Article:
Cloudy Glasses: Understanding the Problem

Cloudy Glasses

For many, cloudy glasses can be an embarrassment. Often people who find their glasses becoming cloudy over time, will either throw them away, hide them at the back of a cupboard, or only use them when no-one is looking. So, why does it happen? There are two main causes of cloudy glasses, and both tend to happen over time: one is due to hard water deposits, and the other is due to corrosion. These are completely different types of clouding, and require different precautions to prevent them from happening.

Hard Water Deposits

If you live in a hard water area, you may be faced with deposits gathering in your dishwasher. These deposits, such as limescale, can cling onto your glass and dishes, causing a cloudy appearance. Fortunately, whereas corrosion is irreversible, this sort of clouding can be fixed, and easily prevented.

A regular, thorough clean of your dishwasher with Finish Dishwasher Cleaner will help to remove all the nasty debris that can get left behind after a wash, like excess food, fat and lime-scale stored - before it can cling to your glasses. It’s advisable to clean your dishwasher every month, not only to prevent this, but to ensure that it’s performing at full efficiency, saving you time. Adding Finish Rinse Aid to your cycle, ensures that water droplets that form on surfaces are dispersed before they can evaporate and leave behind any of the lime-scale residue that they might have accumulated.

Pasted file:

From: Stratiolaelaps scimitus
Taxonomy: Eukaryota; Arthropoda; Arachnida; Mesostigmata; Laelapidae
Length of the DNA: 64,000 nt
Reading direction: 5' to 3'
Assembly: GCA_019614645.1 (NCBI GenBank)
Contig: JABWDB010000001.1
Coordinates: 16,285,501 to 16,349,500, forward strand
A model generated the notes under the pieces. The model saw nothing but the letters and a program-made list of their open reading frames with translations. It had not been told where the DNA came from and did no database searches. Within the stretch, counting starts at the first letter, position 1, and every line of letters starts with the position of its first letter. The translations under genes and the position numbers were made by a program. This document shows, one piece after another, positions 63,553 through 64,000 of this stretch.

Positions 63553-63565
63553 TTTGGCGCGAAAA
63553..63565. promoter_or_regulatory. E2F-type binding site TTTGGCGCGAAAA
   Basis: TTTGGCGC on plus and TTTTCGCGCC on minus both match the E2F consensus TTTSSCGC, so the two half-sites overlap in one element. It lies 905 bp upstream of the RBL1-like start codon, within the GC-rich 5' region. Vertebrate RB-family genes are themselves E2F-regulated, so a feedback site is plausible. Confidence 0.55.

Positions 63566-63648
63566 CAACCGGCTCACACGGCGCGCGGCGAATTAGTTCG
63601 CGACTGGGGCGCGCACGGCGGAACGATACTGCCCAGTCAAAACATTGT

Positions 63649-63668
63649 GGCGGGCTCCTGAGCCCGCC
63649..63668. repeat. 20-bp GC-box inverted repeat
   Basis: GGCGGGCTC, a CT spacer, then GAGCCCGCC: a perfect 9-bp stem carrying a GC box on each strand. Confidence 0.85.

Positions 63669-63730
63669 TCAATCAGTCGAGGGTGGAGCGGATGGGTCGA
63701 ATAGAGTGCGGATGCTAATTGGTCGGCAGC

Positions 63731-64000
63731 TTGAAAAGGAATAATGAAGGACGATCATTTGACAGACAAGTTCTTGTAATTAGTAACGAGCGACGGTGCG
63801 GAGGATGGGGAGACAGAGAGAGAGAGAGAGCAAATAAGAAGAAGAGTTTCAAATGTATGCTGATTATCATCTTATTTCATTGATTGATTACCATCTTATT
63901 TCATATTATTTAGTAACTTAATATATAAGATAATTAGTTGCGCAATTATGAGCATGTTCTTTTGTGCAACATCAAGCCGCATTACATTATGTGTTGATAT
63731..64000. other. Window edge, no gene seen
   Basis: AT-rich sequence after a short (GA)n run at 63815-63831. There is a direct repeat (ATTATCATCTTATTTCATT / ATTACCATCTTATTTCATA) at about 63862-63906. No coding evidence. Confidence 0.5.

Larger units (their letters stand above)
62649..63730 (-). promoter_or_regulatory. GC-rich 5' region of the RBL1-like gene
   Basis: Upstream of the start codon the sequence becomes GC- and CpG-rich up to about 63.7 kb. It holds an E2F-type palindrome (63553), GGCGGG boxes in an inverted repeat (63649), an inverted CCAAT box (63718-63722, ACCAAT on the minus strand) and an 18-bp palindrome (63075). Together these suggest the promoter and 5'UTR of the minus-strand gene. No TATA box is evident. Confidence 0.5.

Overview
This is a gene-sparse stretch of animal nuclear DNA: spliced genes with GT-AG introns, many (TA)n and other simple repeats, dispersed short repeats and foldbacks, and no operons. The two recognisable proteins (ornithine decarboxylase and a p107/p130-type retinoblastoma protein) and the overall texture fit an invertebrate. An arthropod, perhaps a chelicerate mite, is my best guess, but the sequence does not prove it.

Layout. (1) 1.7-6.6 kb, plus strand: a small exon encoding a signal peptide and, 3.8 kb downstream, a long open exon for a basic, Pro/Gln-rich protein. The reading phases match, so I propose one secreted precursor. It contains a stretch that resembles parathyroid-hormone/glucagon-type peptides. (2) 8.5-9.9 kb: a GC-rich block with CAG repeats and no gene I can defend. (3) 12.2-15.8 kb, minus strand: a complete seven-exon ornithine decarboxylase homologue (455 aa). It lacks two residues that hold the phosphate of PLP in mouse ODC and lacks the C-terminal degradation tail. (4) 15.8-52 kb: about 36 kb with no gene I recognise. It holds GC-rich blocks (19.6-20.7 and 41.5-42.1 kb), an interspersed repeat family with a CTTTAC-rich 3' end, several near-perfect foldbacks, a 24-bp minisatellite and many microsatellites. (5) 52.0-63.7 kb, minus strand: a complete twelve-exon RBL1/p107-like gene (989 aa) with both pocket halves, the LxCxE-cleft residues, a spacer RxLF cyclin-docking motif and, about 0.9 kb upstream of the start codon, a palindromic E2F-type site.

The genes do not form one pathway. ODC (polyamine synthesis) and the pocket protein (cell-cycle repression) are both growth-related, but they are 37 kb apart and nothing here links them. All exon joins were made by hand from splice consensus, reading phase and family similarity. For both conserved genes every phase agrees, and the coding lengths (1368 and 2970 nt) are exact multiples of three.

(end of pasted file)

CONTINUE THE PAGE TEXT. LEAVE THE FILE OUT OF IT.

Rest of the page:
Glass Corrosion

If you’re living in a soft water area then you’re particularly at risk of corrosion, another kind of glassware clouding, but it can happen anywhere. This can be caused by a number of factors, from heat exposure, poor glass quality, to overly long program cycles. There are a number of ways to prolong the life of your glasses, and it’s important to get it right before clouding happens:

  • When buying glasses, ensure they are dishwasher proof.
  • Use Finish Quantum Shine and Protect to ensure your glasses are protected from cloudiness and stay shiny for longer.
  • If you have one, check your water softener unit, as it may be on too high a setting.
  • For more delicate glassware, wash at a low temperature, or on a glass washing setting. Dartington Crystal recommend Finish as the glassware detergent of choice, which should provide peace of mind when putting your favorite glasses in the washing machine.
  • Once your dishwasher cycle has finished, open the dishwasher to allow excess steam to escape. More modern machines take care of this with internal fans. Let your glasses cool in the washing machine before removing them.

While water softness is largely dictated by your location, it’s not completely beyond your control. If you are unsure about whether you live in a hard or soft water area, this handy tool can help you find out.